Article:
One of the things about Cassava that is often overlooked is that as much as 50% is in an insoluble form that feeds the good bacteria in the gut and doesn’t really contribute to the Glycemic index load in the blood stream. So it’s a carbohydrate that binds the meat and fat part of the formula while half of it is used to strengthen the immune system and feed the good bacteria in the gut to keep the system healthy. In effect one half the carbs in the cassava root are not really used by the regular system nor do they effect it directly.
They are basically “encapsulated” so the main system doesn’t have access to them and delivered to a sub-system in the body – which is the bacterial colony in the gut – and this bacterial colony (which has 10X the number of cells than the entire rest of the body combined) is essential in maintaining the immune system and the healthy functioning of the rest of the system. Actually, if you were to replace the Cassava with some more meat it wouldn’t be nearly as healthy for the system as a whole. THe work that the Cassava does in maintaining gut health is far more beneficial than some additional amino acid sequences in extra protein.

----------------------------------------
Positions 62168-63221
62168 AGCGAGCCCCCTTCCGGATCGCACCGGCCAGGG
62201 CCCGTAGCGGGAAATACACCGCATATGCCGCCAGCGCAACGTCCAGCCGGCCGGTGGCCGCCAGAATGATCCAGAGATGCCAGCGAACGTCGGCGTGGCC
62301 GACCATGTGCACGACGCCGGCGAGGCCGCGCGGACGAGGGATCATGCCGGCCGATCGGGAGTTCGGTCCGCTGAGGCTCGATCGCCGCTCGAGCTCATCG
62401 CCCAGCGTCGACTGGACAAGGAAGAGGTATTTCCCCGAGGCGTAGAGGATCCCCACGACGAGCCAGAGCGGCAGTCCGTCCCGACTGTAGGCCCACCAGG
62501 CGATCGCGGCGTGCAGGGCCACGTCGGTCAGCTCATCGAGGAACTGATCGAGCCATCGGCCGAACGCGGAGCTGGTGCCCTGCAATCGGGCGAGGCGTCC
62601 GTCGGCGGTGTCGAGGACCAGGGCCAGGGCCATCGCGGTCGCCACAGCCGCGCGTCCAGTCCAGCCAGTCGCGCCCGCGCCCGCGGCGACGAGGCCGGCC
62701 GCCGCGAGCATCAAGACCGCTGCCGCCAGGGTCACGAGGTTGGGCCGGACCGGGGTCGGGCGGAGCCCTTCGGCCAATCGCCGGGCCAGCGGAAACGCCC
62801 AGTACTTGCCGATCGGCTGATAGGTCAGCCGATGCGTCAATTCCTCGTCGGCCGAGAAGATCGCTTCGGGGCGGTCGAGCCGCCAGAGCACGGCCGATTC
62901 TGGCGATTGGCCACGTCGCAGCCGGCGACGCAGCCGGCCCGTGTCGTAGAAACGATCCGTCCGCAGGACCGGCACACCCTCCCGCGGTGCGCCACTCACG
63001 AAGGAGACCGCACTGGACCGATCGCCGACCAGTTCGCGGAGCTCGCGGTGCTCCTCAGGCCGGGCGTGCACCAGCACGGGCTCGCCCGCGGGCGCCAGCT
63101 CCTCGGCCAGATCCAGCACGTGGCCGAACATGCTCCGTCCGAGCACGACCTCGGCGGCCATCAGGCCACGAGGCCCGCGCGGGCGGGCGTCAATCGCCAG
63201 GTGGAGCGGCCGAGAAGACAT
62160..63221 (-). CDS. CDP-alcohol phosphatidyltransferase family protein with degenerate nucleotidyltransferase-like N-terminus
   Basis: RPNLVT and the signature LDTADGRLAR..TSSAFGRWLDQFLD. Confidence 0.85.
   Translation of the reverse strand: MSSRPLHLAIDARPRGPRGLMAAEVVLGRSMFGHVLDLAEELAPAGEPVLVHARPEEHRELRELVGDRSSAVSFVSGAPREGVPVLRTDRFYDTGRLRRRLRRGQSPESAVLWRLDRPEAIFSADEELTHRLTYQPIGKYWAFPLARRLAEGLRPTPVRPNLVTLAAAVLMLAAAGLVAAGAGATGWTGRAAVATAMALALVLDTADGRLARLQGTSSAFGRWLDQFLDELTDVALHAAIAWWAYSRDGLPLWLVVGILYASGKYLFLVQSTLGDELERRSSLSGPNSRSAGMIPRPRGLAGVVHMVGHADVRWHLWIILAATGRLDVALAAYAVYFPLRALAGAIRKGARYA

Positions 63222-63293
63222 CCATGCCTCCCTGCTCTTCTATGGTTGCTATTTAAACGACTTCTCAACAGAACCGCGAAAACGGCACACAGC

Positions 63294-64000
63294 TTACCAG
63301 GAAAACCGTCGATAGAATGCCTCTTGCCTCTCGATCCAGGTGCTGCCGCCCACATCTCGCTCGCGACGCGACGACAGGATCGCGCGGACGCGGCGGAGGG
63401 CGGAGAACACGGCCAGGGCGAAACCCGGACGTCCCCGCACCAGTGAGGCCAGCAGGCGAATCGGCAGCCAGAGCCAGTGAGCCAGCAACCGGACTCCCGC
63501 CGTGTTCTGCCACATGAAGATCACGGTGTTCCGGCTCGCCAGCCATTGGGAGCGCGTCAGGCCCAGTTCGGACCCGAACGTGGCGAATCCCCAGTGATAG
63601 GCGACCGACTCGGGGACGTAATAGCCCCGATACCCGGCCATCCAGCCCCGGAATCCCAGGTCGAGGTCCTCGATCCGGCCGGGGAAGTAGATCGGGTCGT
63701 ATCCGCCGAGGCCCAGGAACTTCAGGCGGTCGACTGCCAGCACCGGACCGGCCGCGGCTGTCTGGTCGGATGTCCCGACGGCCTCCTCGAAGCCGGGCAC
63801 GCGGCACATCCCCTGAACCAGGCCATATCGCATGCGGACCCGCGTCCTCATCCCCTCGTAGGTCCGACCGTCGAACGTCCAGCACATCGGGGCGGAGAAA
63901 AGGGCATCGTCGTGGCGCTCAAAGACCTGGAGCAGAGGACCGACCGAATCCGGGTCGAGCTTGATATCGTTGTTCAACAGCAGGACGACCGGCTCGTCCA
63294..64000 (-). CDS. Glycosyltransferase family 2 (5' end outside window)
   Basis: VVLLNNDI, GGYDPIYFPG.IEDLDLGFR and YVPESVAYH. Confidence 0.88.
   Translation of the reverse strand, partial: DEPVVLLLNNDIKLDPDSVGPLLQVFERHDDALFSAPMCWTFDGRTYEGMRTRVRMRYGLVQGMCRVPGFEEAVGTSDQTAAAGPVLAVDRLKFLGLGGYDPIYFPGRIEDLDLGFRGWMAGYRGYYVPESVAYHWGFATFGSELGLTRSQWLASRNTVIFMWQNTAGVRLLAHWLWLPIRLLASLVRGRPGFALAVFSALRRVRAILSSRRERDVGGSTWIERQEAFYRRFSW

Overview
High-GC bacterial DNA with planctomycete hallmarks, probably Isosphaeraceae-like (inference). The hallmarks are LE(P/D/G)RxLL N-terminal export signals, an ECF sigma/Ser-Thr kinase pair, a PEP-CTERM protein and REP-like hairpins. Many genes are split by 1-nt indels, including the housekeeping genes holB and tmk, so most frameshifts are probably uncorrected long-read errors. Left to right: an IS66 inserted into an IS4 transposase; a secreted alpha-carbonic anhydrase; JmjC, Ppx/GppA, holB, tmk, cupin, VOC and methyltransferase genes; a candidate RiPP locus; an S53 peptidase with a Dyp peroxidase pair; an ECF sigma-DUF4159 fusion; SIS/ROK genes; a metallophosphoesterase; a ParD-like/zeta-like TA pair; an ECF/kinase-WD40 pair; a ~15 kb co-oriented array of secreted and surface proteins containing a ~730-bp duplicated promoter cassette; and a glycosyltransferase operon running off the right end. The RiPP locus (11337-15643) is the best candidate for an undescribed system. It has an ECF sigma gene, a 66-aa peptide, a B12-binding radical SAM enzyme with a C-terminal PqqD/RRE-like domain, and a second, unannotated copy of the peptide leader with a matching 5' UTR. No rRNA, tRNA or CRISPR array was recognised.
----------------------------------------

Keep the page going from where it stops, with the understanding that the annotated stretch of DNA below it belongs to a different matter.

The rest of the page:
All carbohydrates are NOT created equal – some are actually very beneficial – even to a dog. Dogs may not have a “need” for carbohydrates but that doesn’t mean that certain carbs in proper quantities can’t be used judiciously to benefit the dog’s system. In fact even if I were to feed an all raw diet, knowing what I now know about Cassava root and gut biology, I would add it to the raw food. While many of us have a tendency to want to see life in black and white terms, me included, because it simplifies everything and reduces the complexity to manageable levels….it seems that life is actually mostly composed of shades of gray.